Next, we need to make every year safer than the year before. No grandstanding, no virtue-signalling targets: just steady systematic progress based on better evidence. No measure can be based on zero and success will take a decade to bed in, which is sad news for any political process.

Zero? Bad idea. Better? Absolutely!


Prof Terry Young, BSc, PhD, FBCS

After 16½ years as a research Engineer, Divisional Manager and Business Development Director, Terry became a professor at Brunel University London for 17 years.

He has a BSc in Electronic Engineering and Physics, a PhD in laser spectroscopy both from the University of Birmingham, UK.

His research has been in health technology, health services, and information systems. He has taught information system management, project management and e-Business.

His awards include the Operational Research Society’s Griffiths Medal, 2021, for analysing the return simulation methods offer when used to improve healthcare services.

Prof Young set up Datchet Consulting in 2018 to support innovation on the borders of academia, health and industry, of which the project reported here is an excellent example.

Health-tech sector can prosper from UK’s commitment to unleash potential of data

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UK Healthcare

The role of digital data in the UK’s healthcare systems is set to gain newfound recognition and clarity when the government unveils its Data Saves Lives strategy this spring. If it lives up to its promise, the plan will help to drive the efficiency and effectiveness of data infrastructure and promote interoperability, while establishing clear and open standards for safely sharing data.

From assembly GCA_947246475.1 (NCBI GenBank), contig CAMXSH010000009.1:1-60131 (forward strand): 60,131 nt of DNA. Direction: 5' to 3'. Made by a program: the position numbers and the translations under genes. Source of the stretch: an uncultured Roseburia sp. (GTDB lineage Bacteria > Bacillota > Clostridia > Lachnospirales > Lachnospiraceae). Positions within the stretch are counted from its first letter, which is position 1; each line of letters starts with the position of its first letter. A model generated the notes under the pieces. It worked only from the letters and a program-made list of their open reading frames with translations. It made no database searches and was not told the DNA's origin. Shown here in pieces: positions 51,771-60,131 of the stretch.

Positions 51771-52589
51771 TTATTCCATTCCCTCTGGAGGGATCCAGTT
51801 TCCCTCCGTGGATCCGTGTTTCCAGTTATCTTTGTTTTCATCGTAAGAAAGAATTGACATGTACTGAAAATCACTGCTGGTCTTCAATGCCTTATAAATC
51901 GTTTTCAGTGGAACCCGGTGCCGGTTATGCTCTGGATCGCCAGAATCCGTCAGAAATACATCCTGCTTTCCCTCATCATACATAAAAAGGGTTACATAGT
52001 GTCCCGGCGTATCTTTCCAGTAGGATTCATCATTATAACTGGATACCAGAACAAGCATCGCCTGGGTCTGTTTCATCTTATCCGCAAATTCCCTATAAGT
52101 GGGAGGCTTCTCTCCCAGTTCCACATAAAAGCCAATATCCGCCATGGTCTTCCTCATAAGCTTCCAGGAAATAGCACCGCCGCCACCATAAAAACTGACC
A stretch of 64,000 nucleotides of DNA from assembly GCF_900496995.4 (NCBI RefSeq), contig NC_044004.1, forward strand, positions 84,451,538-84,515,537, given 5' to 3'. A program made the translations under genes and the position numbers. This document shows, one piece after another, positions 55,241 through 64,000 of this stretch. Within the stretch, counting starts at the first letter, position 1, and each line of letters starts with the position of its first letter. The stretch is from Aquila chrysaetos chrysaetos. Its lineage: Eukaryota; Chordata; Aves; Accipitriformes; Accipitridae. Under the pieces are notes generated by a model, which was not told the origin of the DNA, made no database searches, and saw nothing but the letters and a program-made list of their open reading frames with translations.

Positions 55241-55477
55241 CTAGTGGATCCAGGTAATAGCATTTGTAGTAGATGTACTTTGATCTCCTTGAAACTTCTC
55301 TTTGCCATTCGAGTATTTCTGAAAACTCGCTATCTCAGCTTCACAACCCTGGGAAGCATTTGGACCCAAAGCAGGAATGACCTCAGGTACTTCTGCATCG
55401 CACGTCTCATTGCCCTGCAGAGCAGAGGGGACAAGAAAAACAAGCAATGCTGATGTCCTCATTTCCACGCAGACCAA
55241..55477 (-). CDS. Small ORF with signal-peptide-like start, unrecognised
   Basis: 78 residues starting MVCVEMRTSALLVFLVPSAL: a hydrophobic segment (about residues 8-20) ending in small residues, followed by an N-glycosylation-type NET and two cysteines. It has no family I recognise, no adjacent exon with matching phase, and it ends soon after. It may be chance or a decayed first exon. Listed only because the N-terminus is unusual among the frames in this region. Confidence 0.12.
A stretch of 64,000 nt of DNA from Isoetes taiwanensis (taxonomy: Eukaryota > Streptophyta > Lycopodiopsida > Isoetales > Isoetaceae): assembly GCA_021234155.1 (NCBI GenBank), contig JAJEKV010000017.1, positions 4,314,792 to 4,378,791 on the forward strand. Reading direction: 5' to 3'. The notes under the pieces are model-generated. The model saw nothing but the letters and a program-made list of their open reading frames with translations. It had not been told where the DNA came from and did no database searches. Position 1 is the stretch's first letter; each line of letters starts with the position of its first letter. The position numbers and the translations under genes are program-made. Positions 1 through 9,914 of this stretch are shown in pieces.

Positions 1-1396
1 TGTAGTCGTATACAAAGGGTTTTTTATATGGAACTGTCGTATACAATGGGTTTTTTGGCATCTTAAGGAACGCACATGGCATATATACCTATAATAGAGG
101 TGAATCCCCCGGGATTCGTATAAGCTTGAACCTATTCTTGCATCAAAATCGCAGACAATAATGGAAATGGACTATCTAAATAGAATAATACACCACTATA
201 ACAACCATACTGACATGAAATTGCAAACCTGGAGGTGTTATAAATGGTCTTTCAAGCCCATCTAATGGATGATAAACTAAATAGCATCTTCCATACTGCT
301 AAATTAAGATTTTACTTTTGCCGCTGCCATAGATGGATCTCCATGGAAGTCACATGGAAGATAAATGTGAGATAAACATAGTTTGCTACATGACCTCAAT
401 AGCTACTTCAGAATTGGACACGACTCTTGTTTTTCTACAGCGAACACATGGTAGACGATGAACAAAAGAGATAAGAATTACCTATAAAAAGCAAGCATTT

The backdrop to the new strategy is the tumult caused by the pandemic, and the ensuing acceleration of digital trends. The government now wants to build on the momentum which has been established in the push towards digital transformation. Similar exercises can be seen elsewhere in Europe, such as in Germany, which is set to invest €59 billion into healthcare technology and digitalisation in the rush to improve services.

While the UK’s strategy is primarily focused on the internal workings of the national healthcare system, the implications are positive for all healthcare technology organisations which have demonstrated a commitment to data safety and security. It means they are well-placed, both technically and culturally, to support the NHS on its journey.


Encouraging innovation

On reading the draft document, what is most encouraging is the focus on supporting innovators – those most likely to be responsible for developing and delivering new solutions to benefit both healthcare professionals and patients. The new strategy is set to provide a clear set of standards for those creating or deploying new data-driven technology.

“We find ourselves in the middle of a very exciting time in the digital development of healthcare in the UK.” Joost Bruggeman, Siilo messenger co-founder

This commitment to creating an innovation-friendly environment, with a framework for testing, approval and deployment, can be the catalyst for continuous improvement in the technologies used by healthcare professionals. It will provide the confidence to support investment, rather than the hit-and-miss, rather opportunistic nature of the current environment.

Joost Bruggeman, CEO of co-founder of Siilo

As CEO and co-founder of Siilo, a healthcare specific digital communications tool, I understand the fine line that the Government needs to walk.  On the one hand, it needs to build on the huge opportunities that new technologies present by keeping its doors open to innovation – doors which opened because of the challenges brought by the pandemic. But on the other hand, the Government needs to regulate and manage the relentless growth of new technologies.